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WaterWise Landscapes: Manual and Automatic Sprinklers and Scheduling Part 1

Manual Sprinklers Paula Anderson from the Cascade Water Alliance shares some tips on manual sprinklers. First, try to find a sprinkler that matches the area you want to water. Oscillating sprinklers have bigger water drops and are less likely to evaporate. For smaller areas, it may just be easier to water by hand. Check where your hose attaches for any leaks. Leaks at the hose attachment can cause some water efficiencies that can easily be fixed. Usually an O-ring washer is a quick fix. Forgetting to turn off your hose can also cause water waste. You can buy a timer that can automatically shut off your hose if you forget. But, you would need to install a vacuum breaker so no contaminated water can accidently go back into your home's plumbing. Automatic Sprinklers Paula Anderson from the Cascade Water Alliance demonstrates how to look for common automatic sprinkler problems. Make sure to check your sprinkler system at the beginning of each season and then monthly after that. Checking the system frequently can help increase your home's water efficiency. There are 4 main components of a sprinkler system: back flower prevention device, controller, underground lines and sprinkler heads. Use the test function on your controller to check for any sprinkler issues. First, you want to know what kind of sprinkler heads you have: pop-ups or rotor heads. The types will give different amount of water out, so knowing about the heads will help you during your inspections. Some common problems you may encounter during the inspection: 1. Geysers - Turn off the system and call a professional 2. Shrubs blocking sprinklers - Simply trim the plant back or get help from a professional 3. Water hitting the house or pavement - Rotate the head back to the correct position or contact a pro 4. Misting - Lower system pressure 5. Runoff - Use cycle and soak feature on the controller 6. Wet spots - Could be a leak in the underground line (get a professional) Also, be aware of the zones you are watering. Watering grass is very different from watering plants, so you may be over watering. If you need some help or suggestions, you can always call a professional for advice. Automatic Sprinkler System Scheduling Part 1 Paula Anderson from the Cascade Water Alliance shares some tips on scheduling your automatic sprinkler system. First, you need to figure out how much water your sprinklers apply. Put 10 empty tuna cans evenly spaced in the area you are concerned about. Then run the sprinklers for 15 minutes. Take a ruler and measure the depth of water in each can. Calculate the average and then multiply by 4. This is your sprinkler system's hourly watering rate. Knowing this number will help you create a custom schedule. Make sure to fine tune the schedule by looking at your soil. Water should go 4 to 6 inches deep each time your sprinklers run. If water goes too deep though, decrease run time. Increase run time if the water doesn't go deep enough. Don't be afraid to experiment a little. Also, check to see if you have a hard pan or blocking layer under your grass. If you do, you might either need to run the system more frequently, but for shorter periods of time, or do a major lawn renovation. Finally, pay attention to rain fall. If there is a lot of moisture, you may not need sprinklers at all. Let the soil tell you how much to water. Watch the other two 'Waterwise Landscapes' videos from the Cascade Water Alliance for more information on increasing water efficiency:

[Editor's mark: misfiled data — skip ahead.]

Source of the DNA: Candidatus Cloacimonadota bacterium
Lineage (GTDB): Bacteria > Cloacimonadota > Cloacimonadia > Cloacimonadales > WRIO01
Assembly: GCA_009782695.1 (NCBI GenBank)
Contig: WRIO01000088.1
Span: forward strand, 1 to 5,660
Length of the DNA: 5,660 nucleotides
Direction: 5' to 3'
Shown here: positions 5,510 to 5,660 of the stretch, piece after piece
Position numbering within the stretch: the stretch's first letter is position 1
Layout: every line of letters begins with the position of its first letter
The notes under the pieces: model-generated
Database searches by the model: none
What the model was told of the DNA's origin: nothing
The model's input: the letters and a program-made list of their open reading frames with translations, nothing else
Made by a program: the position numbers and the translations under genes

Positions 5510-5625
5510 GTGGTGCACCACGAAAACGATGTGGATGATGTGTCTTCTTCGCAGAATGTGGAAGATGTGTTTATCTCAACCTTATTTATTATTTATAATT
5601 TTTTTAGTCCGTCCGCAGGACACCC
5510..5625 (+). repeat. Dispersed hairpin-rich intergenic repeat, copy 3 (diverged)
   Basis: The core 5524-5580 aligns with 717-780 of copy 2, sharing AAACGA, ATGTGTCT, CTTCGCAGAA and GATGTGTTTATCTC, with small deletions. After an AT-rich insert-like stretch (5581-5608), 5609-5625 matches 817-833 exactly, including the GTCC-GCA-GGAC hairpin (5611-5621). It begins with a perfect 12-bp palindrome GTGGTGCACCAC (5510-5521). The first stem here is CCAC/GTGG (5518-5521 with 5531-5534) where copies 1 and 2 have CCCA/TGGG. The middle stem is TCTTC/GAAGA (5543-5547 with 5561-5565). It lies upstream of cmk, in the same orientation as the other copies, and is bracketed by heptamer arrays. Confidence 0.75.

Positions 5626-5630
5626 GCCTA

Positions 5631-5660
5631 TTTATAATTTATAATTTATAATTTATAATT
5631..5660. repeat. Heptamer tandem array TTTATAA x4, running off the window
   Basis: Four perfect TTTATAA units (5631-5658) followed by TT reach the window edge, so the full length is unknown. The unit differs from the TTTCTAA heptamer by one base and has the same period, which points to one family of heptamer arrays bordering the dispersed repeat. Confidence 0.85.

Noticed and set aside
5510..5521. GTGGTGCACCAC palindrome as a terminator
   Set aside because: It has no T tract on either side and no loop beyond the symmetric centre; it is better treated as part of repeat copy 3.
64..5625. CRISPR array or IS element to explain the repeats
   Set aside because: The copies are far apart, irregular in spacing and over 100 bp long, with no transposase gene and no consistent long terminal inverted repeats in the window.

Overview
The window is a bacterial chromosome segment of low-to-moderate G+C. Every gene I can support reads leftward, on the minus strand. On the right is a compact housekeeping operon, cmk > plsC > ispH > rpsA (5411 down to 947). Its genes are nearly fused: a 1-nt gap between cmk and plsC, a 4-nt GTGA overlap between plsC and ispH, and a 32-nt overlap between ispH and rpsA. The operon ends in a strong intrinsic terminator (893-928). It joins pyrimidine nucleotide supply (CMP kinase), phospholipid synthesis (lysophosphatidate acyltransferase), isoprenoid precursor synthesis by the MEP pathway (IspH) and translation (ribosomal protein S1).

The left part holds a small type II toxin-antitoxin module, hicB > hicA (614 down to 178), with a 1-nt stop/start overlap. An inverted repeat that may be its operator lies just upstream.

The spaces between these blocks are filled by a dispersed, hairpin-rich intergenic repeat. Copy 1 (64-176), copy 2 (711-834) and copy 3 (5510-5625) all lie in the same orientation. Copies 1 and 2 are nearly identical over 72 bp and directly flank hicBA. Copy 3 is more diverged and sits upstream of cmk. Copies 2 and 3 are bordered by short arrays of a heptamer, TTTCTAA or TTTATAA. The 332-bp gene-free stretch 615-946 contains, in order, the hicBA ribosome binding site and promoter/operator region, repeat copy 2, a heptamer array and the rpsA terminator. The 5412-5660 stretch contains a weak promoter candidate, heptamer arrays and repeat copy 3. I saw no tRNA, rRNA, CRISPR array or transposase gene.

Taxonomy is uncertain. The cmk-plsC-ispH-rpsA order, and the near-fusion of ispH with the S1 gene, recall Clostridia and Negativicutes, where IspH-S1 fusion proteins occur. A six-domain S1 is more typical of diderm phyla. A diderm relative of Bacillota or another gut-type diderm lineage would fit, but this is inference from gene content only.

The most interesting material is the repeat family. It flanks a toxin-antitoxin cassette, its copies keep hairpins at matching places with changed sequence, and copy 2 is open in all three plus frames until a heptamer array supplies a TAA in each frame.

Length: 11:04


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